Alex's Blog

Venture Capital Trusts for people with income tax problems

I haven’t written a blog for some time now, so I thought it was high time I did! I hope it is helpful and look out for more regular blogs on the site.

As we approach Q4 of the year (I can’t believe it’s already Q4 …), I wanted to post some information on Venture Capital Trust (VCT) Investing and why it is something you should be considering investing into each year, as a matter of course, if you are an additional rate taxpayer.

Essentially, by investing into a VCT you can save 30% in income tax on earned income on the amount you invest in that tax year. Where, you can invest between £10k & £200k in any one tax year.

The money should not be divested for 5 years, or you will lose the income tax relief.

During the 5 years, typically annually, you can also benefit from (discretionary, not guaranteed) from tax free dividends based as a percentage of the notional that you have invested.

So, for example:

If you invested £30k into a VCT in this tax year you would receive £9k off your income tax bill in this tax year, via self-assessment & adjustment of your tax code.

Then, if the VCT paid out say a 5% dividend each year, you would also receive an additional £1.5k each year for 5 years, tax free!

Best planning might be to invest an amount that is affordable each tax year for 5 years and benefit from the 30% income tax relief. Then after 5 years your first year’s £funds become available for you to reinvest and roll into year 6 and so forth. in this example, you are benefitting from income tax relief every year.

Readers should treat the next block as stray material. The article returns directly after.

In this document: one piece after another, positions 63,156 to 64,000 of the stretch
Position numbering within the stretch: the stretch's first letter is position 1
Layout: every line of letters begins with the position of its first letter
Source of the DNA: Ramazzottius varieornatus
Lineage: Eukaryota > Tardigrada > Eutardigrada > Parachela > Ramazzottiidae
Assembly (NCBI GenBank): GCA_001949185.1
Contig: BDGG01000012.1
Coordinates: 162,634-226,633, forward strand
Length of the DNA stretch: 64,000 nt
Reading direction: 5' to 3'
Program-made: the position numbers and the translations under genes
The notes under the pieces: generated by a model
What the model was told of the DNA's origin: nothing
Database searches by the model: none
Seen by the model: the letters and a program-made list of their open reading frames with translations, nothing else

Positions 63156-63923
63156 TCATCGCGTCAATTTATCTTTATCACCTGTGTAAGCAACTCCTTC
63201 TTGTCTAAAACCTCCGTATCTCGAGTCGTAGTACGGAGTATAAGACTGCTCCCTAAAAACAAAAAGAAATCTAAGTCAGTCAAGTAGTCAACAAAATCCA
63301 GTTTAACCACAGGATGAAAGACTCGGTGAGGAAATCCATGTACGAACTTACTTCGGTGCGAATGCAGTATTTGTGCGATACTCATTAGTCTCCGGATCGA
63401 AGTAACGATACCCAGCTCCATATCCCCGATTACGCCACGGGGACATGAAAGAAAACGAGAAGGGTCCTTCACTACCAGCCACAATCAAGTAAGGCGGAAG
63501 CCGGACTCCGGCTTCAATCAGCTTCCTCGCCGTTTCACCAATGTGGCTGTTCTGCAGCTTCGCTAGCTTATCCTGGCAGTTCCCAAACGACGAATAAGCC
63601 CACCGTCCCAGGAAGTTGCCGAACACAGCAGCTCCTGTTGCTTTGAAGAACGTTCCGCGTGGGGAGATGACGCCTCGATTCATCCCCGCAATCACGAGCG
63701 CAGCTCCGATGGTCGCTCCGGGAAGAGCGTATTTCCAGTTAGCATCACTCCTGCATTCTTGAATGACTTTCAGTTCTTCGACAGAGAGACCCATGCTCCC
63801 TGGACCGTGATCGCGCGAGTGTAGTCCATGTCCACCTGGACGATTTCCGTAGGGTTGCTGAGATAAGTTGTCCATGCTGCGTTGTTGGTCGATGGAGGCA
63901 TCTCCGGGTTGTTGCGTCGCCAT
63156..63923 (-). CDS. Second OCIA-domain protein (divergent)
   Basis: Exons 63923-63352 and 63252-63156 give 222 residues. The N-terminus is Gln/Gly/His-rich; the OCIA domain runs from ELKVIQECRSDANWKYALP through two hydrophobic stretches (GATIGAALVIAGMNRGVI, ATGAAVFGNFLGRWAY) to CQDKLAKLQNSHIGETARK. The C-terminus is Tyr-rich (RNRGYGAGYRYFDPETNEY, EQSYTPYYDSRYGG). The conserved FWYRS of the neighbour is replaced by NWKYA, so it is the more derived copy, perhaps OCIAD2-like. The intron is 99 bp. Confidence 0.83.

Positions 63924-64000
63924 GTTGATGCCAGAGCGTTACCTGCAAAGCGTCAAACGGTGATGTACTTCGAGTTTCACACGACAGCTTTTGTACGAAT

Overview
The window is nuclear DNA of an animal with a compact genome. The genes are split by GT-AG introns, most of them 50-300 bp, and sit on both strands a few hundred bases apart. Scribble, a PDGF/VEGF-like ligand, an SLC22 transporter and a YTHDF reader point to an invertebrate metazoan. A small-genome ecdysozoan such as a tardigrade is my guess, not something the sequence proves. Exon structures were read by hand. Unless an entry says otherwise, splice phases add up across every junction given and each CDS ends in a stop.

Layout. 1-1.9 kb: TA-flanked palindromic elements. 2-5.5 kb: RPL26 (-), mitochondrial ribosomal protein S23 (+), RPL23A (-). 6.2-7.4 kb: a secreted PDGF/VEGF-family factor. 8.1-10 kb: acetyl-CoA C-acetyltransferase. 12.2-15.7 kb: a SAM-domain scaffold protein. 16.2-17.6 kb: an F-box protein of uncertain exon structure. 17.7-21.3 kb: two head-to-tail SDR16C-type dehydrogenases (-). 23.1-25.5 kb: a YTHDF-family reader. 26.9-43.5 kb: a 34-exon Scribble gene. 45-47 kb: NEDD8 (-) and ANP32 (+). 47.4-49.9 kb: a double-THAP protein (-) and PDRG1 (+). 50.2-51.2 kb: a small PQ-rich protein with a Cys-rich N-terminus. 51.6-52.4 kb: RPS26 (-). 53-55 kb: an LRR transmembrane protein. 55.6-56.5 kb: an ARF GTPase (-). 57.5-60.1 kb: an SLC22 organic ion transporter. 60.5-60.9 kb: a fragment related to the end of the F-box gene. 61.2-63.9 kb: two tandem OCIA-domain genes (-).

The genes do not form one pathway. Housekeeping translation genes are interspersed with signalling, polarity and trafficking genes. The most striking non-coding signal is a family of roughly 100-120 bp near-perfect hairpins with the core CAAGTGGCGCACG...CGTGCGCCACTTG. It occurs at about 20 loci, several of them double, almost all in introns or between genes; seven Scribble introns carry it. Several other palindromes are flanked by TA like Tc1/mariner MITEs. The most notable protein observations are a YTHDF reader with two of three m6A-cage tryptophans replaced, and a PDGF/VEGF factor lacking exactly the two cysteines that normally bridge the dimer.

For additional rate taxpayers & high earners investing into a VCT should be part of your routine annual financial planning. If you aren’t doing it, you are missing out and paying the HMRC more than is required.

In case this has piqued your interest, here are some scenarios of when you might consider investing into a VCT:

– If you are an additional rate taxpayer, you have lost your personal allowance and in a worst-case scenario you have a fully tapered pension annual allowance of £4k p/a. This effectively means that as a high earner you are limited in terms of what you can save into your pension, probably just when you need to most. A complimentary way to invest for retirement, tax efficiently, as part of a diversified investment strategy, would be to invest into a VCT.

– If you are a higher or additional rate taxpayer, you max funded your pension and have reached the Life-Time-Allowance (LTA), then, a tax efficient alternative of saving into a pension could be to invest into a VCT.

– If you have exceeded the LTA allowance and you want to extract funds more than the LTA tax efficiently, you may consider investing those funds into a VCT to offset & reduce the unauthorised tax charge.

– If you are a landlord and you own properties, you may be able to offset some income tax on rental income by investing rental proceeds into a VCT.

– If you are a business owner, you could offset some or all the income tax on your dividends, by investing retained profits into a VCT.

If you have any questions about this and would like to find out more, please give me a call, I’m here to help, as always.

Risk warnings:

Venture Capital Trusts (VCT) invest in assets that are high risk and can be difficult to sell such as shares in unlisted companies. The value of the investment and the income from it can fall as well as rise and investors may not get back what they originally invested, even taking into account the tax benefits.

Tax treatment varies according to individual circumstances and is subject to change.

A CVenture Capital Trusts for people with income tax problems